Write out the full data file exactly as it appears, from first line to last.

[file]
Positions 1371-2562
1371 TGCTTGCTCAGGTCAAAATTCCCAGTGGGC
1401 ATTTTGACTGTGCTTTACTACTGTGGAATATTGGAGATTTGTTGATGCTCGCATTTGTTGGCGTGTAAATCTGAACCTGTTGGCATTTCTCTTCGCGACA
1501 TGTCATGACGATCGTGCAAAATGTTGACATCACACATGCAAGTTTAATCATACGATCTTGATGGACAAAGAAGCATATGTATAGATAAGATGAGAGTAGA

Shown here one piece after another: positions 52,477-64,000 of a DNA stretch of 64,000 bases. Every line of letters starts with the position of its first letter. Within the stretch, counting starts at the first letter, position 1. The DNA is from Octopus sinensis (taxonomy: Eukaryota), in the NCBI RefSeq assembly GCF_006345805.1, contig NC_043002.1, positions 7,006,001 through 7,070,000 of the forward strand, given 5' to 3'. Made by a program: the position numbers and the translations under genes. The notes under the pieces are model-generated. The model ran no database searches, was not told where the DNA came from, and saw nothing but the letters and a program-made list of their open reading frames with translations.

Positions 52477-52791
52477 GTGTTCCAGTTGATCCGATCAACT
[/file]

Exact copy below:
Positions 1371-2562
1371 TGCTTGCTCAGGTCAAAATTCCCAGTGGGC
1401 ATTTTGACTGTGCTTTACTACTGTGGAATATTGGAGATTTGTTGATGCTCGCATTTGTTGGCGTGTAAATCTGAACCTGTTGGCATTTCTCTTCGCGACA
1501 TGTCATGACGATCGTGCAAAATGTTGACATCACACATGCAAGTTTAATCATACGATCTTGATGGACAAAGAAGCATATGTATAGATAAGATGAGAGTAGA

Shown here one piece after another: positions 52,477-64,000 of a DNA stretch of 64,000 bases. Every line of letters starts with the position of its first letter. Within the stretch, counting starts at the first letter, position 1. The DNA is from Octopus sinensis (taxonomy: Eukaryota), in the NCBI RefSeq assembly GCF_006345805.1, contig NC_043002.1, positions 7,006,001 through 7,070,000 of the forward strand, given 5' to 3'. Made by a program: the position numbers and the translations under genes. The notes under the pieces are model-generated. The model ran no database searches, was not told where the DNA came from, and saw nothing but the letters and a program-made list of their open reading frames with translations.

Positions 52477-52791
52477 GTGTTCCAGTTGATCCGATCAACT